Alistair Carmichael, MP for Orkney and Shetland, responded to the Government’s announcement that they may extend the transitional period, by asking the Environment Secretary about the impact it would have on fishermen in the UK. The UK Government have previously committed to leaving the Common Fisheries Policy as we leave the EU, but a deal was later struck that would see the UK in the CFP until the end of the transition period.
Speaking in the House of Commons, Mr. Carmichael said:
“On the 20th March, the Secretary of State said at that dispatch box, and I quote his words: ‘in December 2020 we will be negotiating fishing opportunities as a third country and independent coastal state.’ Given the comments from the Prime Minister and the Minister for the Cabinet Office this morning about extending the transitional period, how confident is the Secretary of State now that he will be able to meet that undertaking?”
Responding, the Secretary of State for the Environment Food and Rural Affairs, the Rt. Hon. Michael Gove MP said:
Commenting, Mr. Carmichael added:
“Mr. Gove put on a brave face of confidence, but there is no evidence to suggest that his confidence is well placed. The problem for him is that the rug has been pulled from underneath his feet by the Prime Minister. I do not doubt for one second that Michael Gove was sincere when he said in March that the lifespan of this unusual and dangerous arrangement would be strictly time limited. Unfortunately, the Prime Minister does not share his level of commitment to our industry.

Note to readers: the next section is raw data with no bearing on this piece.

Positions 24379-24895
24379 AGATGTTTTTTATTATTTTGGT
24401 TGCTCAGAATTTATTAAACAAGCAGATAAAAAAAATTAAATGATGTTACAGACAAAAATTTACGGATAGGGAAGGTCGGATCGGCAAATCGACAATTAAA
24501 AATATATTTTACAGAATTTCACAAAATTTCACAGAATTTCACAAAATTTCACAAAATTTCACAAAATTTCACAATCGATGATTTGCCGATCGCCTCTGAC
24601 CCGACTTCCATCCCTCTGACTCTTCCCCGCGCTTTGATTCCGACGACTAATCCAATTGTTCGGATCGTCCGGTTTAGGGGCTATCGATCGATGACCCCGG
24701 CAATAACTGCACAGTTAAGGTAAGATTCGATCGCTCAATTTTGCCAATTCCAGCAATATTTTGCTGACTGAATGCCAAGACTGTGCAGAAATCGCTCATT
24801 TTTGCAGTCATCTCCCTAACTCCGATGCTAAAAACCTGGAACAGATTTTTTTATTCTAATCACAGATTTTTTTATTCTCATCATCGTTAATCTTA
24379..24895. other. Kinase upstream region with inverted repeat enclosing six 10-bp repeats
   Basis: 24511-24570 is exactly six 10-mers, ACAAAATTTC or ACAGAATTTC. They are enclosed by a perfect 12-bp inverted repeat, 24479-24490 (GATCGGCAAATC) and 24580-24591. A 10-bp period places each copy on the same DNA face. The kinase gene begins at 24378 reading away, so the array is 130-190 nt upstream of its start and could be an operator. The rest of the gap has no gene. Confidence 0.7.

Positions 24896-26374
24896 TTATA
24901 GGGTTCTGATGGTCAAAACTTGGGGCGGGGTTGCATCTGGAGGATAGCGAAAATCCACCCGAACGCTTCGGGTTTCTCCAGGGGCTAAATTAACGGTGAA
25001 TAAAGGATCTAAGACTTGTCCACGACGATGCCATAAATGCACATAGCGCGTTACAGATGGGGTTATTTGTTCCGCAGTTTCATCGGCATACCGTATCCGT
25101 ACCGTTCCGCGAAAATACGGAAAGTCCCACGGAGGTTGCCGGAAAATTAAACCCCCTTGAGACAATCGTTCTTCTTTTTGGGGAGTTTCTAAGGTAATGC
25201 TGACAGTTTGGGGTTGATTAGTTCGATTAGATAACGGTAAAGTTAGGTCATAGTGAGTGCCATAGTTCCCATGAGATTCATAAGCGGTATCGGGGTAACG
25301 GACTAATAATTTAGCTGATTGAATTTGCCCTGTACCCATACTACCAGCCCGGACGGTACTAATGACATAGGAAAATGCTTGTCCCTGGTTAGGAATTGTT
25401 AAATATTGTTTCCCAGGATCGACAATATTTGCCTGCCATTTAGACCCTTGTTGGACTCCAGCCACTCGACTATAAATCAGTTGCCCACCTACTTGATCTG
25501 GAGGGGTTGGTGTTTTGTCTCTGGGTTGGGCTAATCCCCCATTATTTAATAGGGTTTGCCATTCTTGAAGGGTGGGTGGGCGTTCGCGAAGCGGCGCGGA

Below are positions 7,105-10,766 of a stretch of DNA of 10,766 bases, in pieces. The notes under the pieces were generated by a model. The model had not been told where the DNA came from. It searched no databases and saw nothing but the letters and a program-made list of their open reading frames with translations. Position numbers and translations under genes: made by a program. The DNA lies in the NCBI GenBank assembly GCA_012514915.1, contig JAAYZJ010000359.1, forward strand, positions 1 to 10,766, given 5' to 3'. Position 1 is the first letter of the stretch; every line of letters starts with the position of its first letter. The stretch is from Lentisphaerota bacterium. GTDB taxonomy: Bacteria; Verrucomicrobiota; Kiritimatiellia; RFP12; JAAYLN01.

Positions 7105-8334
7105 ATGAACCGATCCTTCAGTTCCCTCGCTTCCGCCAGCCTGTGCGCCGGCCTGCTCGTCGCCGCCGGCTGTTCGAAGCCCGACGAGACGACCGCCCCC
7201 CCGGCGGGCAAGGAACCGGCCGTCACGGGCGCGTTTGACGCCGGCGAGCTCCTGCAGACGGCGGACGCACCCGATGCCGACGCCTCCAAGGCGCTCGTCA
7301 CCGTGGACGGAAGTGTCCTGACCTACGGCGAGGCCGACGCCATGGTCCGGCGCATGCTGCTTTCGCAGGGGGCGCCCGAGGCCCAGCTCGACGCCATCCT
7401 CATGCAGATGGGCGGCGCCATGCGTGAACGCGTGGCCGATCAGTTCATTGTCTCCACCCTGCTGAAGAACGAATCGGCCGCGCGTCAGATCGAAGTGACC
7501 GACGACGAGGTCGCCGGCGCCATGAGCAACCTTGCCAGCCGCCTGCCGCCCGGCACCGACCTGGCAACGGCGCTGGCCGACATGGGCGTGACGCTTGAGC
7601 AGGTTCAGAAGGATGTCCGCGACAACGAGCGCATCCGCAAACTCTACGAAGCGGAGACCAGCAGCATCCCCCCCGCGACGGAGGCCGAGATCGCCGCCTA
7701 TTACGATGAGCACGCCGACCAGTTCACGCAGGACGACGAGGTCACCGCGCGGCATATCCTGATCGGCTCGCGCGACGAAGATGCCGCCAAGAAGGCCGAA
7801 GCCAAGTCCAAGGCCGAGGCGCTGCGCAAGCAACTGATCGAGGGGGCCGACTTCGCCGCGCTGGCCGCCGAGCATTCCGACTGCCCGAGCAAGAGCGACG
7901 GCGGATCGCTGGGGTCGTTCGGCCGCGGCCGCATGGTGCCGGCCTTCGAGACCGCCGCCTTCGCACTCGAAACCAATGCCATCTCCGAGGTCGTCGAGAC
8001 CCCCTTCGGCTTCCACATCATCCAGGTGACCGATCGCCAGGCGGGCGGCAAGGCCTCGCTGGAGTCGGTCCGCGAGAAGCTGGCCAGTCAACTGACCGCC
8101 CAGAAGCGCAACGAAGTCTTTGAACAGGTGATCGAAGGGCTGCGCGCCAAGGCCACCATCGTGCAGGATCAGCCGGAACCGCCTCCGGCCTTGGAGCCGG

“Fishermen first were promised a removal from the Common Fisheries Policy on 29 March 2019. That then slipped back to the end of the transition period on the 29th December 2020. Now, despite Mr. Gove’s bluster, it looks set that the time in which our fishing industry remains part of the CFP, but with no input into the decision-making process could be even longer still.
“It is clear that the fishing industry is no priority for Mrs. May in this negotiation.”